Cannabis remains the most widely used illicit substance in most on Drug and Crime (UNODC) estimates between 140 and 190 developed countries.1-4 The most recent United Nations Office million users worldwide. The addictive potential of cannabis has been established through rigorous clinical and neurobiological research, and the need for primary and secondary interventions to address cannabis-related problems among youth and adults has become clear over the past 15 years. Thus, the debate over the addictive potential of cannabis has become obsolete. Treatment admissions for primary cannabis problems in the United States more than doubled between 1993 to 2003 and similar increases have been reported in Australia and the European Union.4,5 In response to this increase in demand, treatment research programs in multiple countries and continents: e.g., Australia, Brazil, Canada, France, Germany, Mexico, Spain, and the United States, have been established to investigate effective ways to assist those with cannabis use disorders. The extent of cannabis misuse and its associated consequences clearly indicates a public health problem that requires systematic efforts focused on prevention and intervention.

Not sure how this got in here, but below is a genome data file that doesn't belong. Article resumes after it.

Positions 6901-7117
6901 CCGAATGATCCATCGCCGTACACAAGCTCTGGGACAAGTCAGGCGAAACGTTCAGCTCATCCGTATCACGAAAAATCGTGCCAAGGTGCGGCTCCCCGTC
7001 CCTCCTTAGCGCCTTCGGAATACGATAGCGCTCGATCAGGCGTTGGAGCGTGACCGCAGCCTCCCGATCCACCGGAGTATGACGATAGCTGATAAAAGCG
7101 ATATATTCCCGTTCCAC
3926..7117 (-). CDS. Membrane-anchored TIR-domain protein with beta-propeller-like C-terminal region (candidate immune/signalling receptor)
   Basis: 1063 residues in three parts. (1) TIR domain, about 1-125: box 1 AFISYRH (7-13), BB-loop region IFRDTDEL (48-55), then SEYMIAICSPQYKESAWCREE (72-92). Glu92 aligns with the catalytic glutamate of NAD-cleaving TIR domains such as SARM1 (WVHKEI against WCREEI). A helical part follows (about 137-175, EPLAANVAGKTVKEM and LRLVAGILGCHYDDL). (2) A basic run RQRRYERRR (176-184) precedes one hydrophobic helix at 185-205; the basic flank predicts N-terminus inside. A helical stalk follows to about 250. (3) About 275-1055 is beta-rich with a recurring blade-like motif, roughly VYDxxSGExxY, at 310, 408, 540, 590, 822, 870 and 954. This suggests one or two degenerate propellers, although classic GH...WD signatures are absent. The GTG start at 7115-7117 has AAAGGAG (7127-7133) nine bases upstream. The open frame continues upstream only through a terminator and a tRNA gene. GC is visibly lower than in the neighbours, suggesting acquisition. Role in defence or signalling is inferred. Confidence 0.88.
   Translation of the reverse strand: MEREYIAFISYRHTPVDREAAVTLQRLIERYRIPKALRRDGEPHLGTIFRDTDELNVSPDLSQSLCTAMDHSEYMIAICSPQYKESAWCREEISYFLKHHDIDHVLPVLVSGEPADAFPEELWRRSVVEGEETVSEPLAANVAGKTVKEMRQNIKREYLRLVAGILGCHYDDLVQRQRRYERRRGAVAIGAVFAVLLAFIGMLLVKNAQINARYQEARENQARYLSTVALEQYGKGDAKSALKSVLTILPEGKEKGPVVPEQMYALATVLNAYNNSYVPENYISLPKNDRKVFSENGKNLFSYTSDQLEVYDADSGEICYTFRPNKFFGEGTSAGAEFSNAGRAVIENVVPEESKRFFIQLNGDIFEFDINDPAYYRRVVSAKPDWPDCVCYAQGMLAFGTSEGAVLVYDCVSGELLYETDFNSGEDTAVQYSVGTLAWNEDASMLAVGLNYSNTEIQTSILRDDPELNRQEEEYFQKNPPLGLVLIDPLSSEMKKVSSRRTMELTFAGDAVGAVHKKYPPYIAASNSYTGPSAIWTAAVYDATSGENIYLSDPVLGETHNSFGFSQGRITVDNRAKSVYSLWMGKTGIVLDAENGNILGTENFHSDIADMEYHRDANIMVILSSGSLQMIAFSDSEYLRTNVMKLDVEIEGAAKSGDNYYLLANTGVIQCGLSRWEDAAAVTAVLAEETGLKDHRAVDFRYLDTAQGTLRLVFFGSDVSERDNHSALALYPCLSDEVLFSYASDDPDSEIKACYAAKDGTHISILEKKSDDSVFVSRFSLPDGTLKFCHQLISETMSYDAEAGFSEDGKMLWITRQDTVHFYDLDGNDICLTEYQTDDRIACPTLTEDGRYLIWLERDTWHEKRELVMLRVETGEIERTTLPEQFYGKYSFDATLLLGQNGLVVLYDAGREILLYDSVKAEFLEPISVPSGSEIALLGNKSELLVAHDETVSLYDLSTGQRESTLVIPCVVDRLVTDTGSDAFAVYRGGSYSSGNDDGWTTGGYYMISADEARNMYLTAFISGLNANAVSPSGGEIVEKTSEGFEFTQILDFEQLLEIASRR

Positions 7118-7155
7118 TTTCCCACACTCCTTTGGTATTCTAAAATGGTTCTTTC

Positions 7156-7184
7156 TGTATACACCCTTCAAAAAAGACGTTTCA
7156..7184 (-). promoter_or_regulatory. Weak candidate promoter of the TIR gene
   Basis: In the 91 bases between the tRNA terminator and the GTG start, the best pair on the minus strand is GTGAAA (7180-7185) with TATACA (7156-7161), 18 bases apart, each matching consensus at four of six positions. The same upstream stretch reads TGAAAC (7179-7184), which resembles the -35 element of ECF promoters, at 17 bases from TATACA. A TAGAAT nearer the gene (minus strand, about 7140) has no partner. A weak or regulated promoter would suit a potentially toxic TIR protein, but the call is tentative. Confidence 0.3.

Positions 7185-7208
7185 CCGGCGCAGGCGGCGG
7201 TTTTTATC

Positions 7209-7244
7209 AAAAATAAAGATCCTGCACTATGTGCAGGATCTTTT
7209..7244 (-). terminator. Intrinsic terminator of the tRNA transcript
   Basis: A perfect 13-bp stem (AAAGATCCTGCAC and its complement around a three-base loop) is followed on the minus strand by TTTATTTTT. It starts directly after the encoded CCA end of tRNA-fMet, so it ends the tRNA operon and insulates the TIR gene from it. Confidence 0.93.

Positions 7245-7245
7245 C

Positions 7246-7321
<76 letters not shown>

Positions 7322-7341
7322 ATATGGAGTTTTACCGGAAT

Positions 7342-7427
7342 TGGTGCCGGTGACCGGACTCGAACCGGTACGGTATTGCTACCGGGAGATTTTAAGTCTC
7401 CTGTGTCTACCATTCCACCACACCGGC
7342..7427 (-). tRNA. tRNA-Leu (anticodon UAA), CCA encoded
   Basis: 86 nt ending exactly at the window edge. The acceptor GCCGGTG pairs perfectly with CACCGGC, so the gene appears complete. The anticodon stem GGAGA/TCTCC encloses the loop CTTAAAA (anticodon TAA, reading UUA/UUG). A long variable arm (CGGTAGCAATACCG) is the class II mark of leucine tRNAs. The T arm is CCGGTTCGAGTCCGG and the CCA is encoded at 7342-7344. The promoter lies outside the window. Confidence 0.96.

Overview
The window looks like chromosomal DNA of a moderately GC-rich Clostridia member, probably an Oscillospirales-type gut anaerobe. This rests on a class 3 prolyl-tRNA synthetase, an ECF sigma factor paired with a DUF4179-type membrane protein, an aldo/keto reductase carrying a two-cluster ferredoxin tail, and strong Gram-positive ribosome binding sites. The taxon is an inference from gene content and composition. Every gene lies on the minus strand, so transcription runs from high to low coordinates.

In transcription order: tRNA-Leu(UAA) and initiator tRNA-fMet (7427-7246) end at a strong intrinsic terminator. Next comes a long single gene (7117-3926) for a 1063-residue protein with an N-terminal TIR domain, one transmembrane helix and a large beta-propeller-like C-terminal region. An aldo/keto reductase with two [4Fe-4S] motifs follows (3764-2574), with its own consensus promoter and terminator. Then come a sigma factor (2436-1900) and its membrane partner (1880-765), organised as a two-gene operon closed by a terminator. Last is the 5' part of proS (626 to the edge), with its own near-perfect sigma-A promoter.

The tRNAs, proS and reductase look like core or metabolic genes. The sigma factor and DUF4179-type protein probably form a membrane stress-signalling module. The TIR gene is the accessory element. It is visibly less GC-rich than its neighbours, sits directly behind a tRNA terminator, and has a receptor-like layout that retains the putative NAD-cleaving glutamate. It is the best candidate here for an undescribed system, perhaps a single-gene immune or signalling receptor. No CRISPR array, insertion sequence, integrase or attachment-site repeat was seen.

The problems and consequences reported by those enrolled in treatment for cannabis use disorders parallel what is observed among those in treatment for other addictive drugs, although problems associated with abuse of cannabis tend to be less severe than problems associated with abuse of drugs like cocaine and heroin.6-9 Treatment seeking cannabis users endorse the full range of abuse and dependence diagnostic criteria, including experiencing a withdrawal syndrome and failed attempts to quit or cut down. School or employment problems, relationship and family problems, guilt related to cannabis use, financial difficulties, low energy, low self esteem, dissatisfaction with productivity level, sleep and memory problems, and low life satisfaction are commonly reported.